A critical area of security is ensuring that something inside a container stays there. Sandia National Laboratories has made the job easier with an innovative technology that detects signs of tampering.
“In our world, one advance by an adversary can make a security technology obsolete overnight,” said Dianna Blair, manager of Sandia’s Global Technology Engagement, Research & Analysis Department. “The key is to stay ahead of the adversaries.”
Sandia has a long history of research into tamper detection and continues to advance the field, providing technologies to the International Atomic Energy Agency and others.
One next-generation technology is SecuritySeal, a patented method of tagging and sealing containers or doors.
“You might have to guarantee that cargo has not been tampered with or that nuclear materials in storage haven’t been diverted,” said Sandia cybersecurity specialist Jason Hamlet.
The tool is based on national security research focused on arms control and treaty verification, said electronics engineer Todd Bauer, a principal investigator with Hamlet on the SecuritySeal project.
“In nonproliferation treaties, a weapon system is dismantled and the component parts are stored in different containers,” Bauer said. “How do you know without continuous visual surveillance that no one has gone into the containers? This tool can remotely monitor treaty compliance with assurance.”
SecuritySeal is placed on a closed container so that any attempt to open it is detected cryptographically. “When you come back in the future you can verify that it had not been opened,” Bauer said.
Moving technology into the marketplace
Hamlet and Bauer came up with the idea in 2009 and worked on it for several years with support from the Laboratory Directed Research and Development program. The technology is based on physical unclonable functions, or PUFs, the small defects that are part of any manufacturing process, a function of materials properties and tolerances.
Microelectronics is no exception. “Electrical characteristics exist in microelectronics that were not designed, small variations from one device to another that exist due to the manufacturing process,” Hamlet said. “A PUF is a measurement of those variations, which are uncontrollable, unclonable and unique to individual devices. It’s a kind of fingerprint.”
The prototype is a little bigger than a credit card and would fit a truck or cargo container. But it could be larger or small enough to fit a prescription medication bottle. “Seal a truck, seal a pallet, seal a box or a bottle,” Bauer said. “You will know if the container has been opened and that what is in it is what is supposed to be in it.”
SecuritySeal is available for licensing and is in the U.S. Department of Homeland Security’s Transition to Practice program, which helps broaden the use of cybersecurity technologies developed through federally funded research and development. The program connects researchers, the federal government and the private sector to drive technology from research labs to the marketplace.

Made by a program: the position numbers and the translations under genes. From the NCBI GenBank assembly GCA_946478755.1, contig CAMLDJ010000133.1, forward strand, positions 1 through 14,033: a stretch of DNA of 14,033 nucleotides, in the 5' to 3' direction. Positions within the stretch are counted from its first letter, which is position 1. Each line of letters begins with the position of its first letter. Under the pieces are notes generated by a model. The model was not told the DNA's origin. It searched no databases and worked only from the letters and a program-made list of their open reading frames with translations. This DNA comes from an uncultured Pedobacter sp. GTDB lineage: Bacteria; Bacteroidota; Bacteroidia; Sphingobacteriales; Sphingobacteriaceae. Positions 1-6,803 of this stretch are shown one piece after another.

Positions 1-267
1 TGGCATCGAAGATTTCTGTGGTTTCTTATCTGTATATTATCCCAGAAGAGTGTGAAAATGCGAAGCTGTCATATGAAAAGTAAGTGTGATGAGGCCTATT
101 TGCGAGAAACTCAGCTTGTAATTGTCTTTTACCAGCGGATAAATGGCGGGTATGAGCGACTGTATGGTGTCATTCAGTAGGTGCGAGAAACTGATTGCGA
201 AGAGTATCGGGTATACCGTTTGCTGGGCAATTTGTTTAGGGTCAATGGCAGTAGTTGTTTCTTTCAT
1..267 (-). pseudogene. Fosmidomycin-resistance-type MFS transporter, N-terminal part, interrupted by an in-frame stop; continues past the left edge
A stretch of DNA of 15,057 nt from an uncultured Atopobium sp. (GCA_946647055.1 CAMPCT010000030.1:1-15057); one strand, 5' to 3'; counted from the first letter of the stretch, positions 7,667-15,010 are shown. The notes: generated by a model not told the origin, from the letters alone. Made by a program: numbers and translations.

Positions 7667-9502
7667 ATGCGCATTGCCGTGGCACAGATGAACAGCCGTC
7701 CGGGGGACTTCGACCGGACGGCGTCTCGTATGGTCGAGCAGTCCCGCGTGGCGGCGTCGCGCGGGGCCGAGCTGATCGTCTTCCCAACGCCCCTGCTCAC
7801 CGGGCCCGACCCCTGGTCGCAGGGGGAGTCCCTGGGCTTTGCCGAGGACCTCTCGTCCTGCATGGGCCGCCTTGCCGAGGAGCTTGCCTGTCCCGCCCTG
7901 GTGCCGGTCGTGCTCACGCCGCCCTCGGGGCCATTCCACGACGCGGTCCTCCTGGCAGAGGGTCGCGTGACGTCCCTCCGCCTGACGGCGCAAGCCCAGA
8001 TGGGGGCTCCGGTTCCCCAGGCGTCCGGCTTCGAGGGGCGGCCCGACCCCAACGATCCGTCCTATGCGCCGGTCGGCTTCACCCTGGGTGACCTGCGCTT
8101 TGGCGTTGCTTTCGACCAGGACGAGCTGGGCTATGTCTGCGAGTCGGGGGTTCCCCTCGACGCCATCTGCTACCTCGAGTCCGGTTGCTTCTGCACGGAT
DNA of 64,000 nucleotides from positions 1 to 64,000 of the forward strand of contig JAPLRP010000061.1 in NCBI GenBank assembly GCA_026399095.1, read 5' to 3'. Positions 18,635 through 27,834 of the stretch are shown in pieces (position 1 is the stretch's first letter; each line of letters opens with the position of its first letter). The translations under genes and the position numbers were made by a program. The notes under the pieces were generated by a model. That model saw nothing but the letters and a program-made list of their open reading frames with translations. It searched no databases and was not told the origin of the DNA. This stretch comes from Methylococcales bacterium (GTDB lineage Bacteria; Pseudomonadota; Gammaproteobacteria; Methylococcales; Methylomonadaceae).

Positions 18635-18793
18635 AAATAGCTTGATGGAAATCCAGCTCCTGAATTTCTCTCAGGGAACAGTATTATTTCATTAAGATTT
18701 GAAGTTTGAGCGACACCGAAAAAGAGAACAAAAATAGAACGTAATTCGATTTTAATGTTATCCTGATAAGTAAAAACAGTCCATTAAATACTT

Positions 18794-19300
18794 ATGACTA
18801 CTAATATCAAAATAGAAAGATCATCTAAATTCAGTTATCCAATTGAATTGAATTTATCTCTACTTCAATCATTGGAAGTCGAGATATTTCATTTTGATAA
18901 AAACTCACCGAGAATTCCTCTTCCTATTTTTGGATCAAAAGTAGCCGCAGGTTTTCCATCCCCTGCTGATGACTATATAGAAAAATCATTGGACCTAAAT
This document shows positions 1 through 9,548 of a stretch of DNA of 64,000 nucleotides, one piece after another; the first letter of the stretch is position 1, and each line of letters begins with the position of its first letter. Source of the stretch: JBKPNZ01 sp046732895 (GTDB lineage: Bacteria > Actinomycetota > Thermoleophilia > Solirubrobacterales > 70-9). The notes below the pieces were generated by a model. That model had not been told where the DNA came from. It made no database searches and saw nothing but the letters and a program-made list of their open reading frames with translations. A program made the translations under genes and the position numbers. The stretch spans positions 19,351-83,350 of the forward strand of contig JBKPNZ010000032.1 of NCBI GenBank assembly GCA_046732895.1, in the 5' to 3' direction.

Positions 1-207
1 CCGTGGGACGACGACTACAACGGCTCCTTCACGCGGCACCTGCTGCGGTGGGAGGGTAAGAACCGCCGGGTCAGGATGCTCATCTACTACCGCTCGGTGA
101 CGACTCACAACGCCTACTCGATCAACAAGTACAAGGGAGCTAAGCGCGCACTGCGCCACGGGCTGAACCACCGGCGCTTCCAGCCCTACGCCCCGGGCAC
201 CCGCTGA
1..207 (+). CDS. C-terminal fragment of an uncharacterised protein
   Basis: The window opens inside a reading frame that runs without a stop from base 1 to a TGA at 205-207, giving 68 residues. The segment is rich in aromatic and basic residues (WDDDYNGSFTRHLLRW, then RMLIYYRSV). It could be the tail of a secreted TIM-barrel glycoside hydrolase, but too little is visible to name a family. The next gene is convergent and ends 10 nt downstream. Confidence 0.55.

“We are looking for commercialization partners,” Hamlet said. “We want this to be licensed and moved to the next level.”
Resistance properties of the network change if someone tries to lift, slide or remove the film from the surface to which it is adheres, and the PUF response is altered so the tamper is detected. A digital reader checks the device remotely and can infer a change in signature if the tag-seal fails to properly respond. Knowledge of the private key is needed to generate the right response. If the PUF changes, the private key changes and the tag-seal can’t provide the correct response.
A deterrent to adversaries
“Tamper-indicating seals are a critical part of the regime I work in,” Blair said. “SecuritySeal might not stop tampering, but it will help us monitor if a protected volume has been accessed. It addresses a key vulnerability. If a seal can be counterfeited, an intruder could take it off and replace it with one that looks just like it. SecuritySeal has a unique signature that cannot be counterfeited. It has a strong deterrence factor.”
But the device, which could be manufactured either with custom parts or with cheaper commercial, off-the-shelf components, has other potential uses including protecting pharmaceuticals, cargo, criminal evidence containers, ballot boxes or consumer goods against warranty fraud.
“The market is quite broad for this technology,” Bauer said. “There are many ways to seal and protect assets, starting with padlocks. Our goal is to raise the bar. This helps keep everyone a little more honest.”
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Filed Under: Rapid prototyping